Less than one year after entering the U. S. market, Exosun achieved the successful establishment of a North American manufacturing footprint. “We have developed partnerships with North American manufacturers and succeeded in completing design transfer for the high quality local production of our trackers,” Conchy said.

The plant will generate over 80,000 MWh annually, enough to power 7,000 homes. It will save 66,000 tons of CO2 in the first year.

Energy Harvesting Tree for the Home


In January 2015, the Finnish VTT Technical Centre introduced decorative organic photovoltaic cells (OPV), which can be inexpensively mass-produced, and which can easily be incorporated into the design of any home. These cells are capable of capturing energy from interior lighting and generate enough power to run small devices and sensors.

Since the OPVs they introduced were shaped like leaves, it is only logical that VTT has now come up with a tree like structure to hold them. And this energy-harvesting tree can generate electricity from more than just the sun.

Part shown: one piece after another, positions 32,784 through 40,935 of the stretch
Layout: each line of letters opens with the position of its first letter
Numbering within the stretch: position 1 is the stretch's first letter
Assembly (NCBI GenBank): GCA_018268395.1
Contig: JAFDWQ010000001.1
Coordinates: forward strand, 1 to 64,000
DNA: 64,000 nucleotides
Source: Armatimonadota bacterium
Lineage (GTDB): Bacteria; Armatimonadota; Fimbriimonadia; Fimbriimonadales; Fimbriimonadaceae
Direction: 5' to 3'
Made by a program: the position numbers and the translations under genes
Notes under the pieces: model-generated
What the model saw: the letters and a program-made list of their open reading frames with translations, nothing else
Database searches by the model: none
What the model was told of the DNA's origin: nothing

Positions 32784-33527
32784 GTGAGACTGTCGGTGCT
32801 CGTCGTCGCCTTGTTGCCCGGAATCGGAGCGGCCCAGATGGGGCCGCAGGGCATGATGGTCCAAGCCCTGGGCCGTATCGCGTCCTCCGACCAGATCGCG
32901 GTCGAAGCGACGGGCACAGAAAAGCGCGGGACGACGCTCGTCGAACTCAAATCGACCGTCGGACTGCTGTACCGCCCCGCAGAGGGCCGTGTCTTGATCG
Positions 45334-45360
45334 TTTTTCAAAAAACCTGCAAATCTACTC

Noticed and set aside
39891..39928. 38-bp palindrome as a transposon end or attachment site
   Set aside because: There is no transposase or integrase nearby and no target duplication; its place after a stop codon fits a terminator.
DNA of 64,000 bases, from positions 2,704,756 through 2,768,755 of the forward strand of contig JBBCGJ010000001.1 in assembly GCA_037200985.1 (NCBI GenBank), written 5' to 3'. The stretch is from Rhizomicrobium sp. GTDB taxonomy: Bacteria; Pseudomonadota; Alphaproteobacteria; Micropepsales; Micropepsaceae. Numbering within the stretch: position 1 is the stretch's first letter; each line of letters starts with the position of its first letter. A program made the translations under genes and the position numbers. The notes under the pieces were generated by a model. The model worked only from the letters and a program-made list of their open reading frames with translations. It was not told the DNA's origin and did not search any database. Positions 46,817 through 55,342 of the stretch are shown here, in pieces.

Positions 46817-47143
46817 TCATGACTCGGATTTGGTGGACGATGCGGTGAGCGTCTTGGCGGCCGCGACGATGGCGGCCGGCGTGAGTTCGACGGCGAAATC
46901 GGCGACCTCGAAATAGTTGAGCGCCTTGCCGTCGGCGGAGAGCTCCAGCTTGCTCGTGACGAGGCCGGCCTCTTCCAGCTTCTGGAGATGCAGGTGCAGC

VTT has gone a step further in that the OPV leaves they designed are actually a multi-source energy harvesting system, meaning that they are capable of converting not just light into usable electricity, but also temperature differences and vibrations caused by wind. This was achieved by fitting each leaf with a multi-power convertor, which makes it possible for energy from all these various sources to be converted into electricity.


The energy-harvesting tree consists of a 3D-printed body made of wood-based biomaterials. It’s not the prettiest fake tree you can buy, but it is very useful. According to VTT, these trees can be placed either indoors or outside, and are infinitely replicable, due to the individual convertors and being mass-produced by a 3D printer. This manufacture process also makes them infinitely scalable.

The present version of the energy-harvesting tree can only produce sufficient energy to power a mobile phone. However, the company already envisions “forests” of such trees providing energy on a much wider and larger scale.

It’s definitely nice to see solar tech being brought closer to the end consumer by making it easier to incorporate it into homes, as well as cheaper and prettier. I could easily envision one of these energy-harvesting trees in my living room, more so if the design was further perfected.